Storyteller on the Bridge

Sharon Cogbill


I had lived under the bridge support beam for eight months, quietly growing, perfecting the art of camouflage. It was a good life, kissed by breezes off the lake, warmed by the sun in the afternoon and enlivened by foot traffic who were my prey. I did not like humans, they were my meals and meals in waiting, but sometimes I wished for a few moments away from the smell of them. Their scent lodged in my nose, making me perpetually hungry.

Do not be surprised that I had other desires beyond feeding, for all sentient beings have rich inner lives. My dreams are colorful and pleasing, wrapping me as they do in the remembered joy of my embryonic beginnings. My life was always solitary by human standards, for I began as what appeared to be a drop of spit. No person walking past imagined I was more than that, but even then, in the dawn of my arrival on Earth, I was wondrous and variable. I could be a drop of saliva and vanish under an inquisitive gaze. It is the vanishing that has enabled my survival, for I lack the claws of other creatures and my teeth are small, more like the tips of safety pins. To the student of such matters, I am vulnerable and unprotected, but because of the vanishing ability my creator gave me, I am able to thrive in the alien circumstance of a city overrun with humans and various smaller life forms. I cannot exist on a fare of rats or beetles or even pigeons, so numerous in this region, for although they may serve during a dry patch, they make me sick if I dine on them for more than a few days. I require the flesh of humans.

The first human who nourished me was a small boy. Separated from his parents on a hot day, he had been complaining in a high grating voice and they were happy to let him fall behind, to allow his whine to recede into the less perplexing background of traffic noises. I absorbed him easily, quickly, he was a plump boy with very little gristle, and when his mother responded to the silence, turning around to search for her son, he was already half disassembled within my digestive organs. I may have burped and emitted a particle of light, for I was young and inexperienced and given to forgetting myself in the ecstasy of eating, but my reflexes were rapid and reliable, and her eyes wiped over my surface without stopping.

There was a digit of his middle finger that I partially spit out while pondering the larger issues of existence — such as why we are here and where we are headed — topics that are part and parcel of the examined life. I was too taken with reverie to suck it back before she eyed it floating there, dangling from my invisible mouth. Her screams disturbed my pleasant post-feeding stupor and I resolved to feed more intelligently in the future, to select prey that would be less supervised. That is easy to do in a large city. Every day brings distressed and damaged individuals to its curbs and sidewalks, the forgotten homeless or soon-to-be homeless. Add to that the drunken ones puking in alleyways and the lost teens who have run away from home and you have a hunting ground most adequate for me and my kind.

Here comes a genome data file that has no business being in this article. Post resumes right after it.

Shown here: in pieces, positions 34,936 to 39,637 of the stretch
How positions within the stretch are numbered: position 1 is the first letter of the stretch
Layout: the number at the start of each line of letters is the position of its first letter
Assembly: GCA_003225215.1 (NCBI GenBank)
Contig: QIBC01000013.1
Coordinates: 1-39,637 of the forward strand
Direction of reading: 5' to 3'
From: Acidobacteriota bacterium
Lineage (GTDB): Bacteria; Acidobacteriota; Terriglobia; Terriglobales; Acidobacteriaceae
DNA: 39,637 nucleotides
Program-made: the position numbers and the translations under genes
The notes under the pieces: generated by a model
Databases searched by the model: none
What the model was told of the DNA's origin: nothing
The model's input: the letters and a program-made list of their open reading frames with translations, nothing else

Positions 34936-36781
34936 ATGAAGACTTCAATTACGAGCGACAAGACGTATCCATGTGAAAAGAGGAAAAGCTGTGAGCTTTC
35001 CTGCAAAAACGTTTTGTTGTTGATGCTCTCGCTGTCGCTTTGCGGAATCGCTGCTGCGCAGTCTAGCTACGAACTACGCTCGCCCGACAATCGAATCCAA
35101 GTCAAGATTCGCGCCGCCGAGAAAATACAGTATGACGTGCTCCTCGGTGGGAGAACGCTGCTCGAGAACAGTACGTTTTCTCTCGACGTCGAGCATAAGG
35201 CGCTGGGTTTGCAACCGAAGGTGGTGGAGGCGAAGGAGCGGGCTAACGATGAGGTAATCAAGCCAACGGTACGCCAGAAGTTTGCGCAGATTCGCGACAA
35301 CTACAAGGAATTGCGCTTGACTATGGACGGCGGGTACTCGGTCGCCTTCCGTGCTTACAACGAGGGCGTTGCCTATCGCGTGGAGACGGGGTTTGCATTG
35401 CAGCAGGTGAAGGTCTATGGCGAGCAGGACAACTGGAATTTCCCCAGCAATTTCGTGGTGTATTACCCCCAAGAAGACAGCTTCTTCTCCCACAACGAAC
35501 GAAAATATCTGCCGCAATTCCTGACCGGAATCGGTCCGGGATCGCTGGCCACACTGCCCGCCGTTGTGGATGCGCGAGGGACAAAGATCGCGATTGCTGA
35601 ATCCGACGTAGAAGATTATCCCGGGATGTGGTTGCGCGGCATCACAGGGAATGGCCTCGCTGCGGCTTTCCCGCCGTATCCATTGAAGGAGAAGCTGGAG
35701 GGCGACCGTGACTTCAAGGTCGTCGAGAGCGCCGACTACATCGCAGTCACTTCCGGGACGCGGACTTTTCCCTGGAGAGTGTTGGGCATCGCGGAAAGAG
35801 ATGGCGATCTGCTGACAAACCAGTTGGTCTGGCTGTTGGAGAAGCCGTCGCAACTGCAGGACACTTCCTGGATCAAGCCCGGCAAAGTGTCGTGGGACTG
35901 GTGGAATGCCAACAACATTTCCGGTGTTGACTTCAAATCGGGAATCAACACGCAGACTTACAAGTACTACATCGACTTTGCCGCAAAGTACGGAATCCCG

My growth was rapid and soon my mass clung to a considerable area of the bridge underbelly. My appetite kept pace and before long I had to make a new plan since the beams restricted me and bridge traffic no longer answered my needs.

With misgivings I strayed from the bridge. Every creature is reluctant to leave its first home, its first sleeping place, its first vantage point where the wonders of existence have been seized and savored. Every inch of the bridge held special memories for me but I had to expand my hunting grounds. I had no choice.

I traveled deftly on the river, hitching rides on motor boats and mimicking the ripples on the surface. A gull almost gave me away, pecking at my ears and pestering me with loud calls but I was able to retain invisibility and when I entered the parts of the city that hugged the shoreline, the gull spun about and departed. Its bitter calls to the indifferent air left me unmoved for all of life is the dream of the creator made manifest. I am beloved by Him, the one I call Spit-Maker.

The first days there were touch and go. I missed the safety of the bridge, the metal and shadows that assisted my deception. To make do until I could find suitable fare, I fed on dogs, the pets people pamper. One schnauzer was taking a dump, its owner occupied with digging out a plastic bag to remove the turd, when I began my appetizer. I finished the main course just as the owner looked up to find his dog gone, or rather most of him. I’d left the head in the leash so the man would not be alerted to my feeding. I can do that when it serves, consume with precision.